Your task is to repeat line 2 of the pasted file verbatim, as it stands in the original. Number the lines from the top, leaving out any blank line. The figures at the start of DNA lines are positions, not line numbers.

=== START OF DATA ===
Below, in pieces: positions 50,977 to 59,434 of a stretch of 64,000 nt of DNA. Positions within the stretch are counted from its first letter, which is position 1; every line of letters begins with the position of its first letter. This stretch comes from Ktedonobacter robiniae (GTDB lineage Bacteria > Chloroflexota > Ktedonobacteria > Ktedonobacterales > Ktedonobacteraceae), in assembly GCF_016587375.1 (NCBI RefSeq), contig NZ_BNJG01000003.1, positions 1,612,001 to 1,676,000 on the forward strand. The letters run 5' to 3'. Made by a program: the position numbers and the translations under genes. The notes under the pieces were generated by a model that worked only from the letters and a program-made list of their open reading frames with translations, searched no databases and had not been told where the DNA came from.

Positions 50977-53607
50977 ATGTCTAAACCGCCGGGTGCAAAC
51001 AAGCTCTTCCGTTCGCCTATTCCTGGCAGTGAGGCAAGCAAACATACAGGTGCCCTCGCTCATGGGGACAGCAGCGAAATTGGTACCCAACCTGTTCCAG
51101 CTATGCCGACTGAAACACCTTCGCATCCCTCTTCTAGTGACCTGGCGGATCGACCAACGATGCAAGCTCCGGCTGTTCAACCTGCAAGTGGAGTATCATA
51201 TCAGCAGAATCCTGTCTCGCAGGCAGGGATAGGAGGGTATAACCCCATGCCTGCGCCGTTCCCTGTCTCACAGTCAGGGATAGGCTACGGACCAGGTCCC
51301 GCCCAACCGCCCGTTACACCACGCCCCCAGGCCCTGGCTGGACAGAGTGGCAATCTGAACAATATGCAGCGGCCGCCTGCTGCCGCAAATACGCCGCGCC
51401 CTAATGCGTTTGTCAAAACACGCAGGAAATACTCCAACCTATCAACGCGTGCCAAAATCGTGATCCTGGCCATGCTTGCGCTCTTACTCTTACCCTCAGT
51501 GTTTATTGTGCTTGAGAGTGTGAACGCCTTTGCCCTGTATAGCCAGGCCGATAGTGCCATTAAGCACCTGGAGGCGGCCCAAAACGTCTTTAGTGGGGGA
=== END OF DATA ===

Positions 50977-53607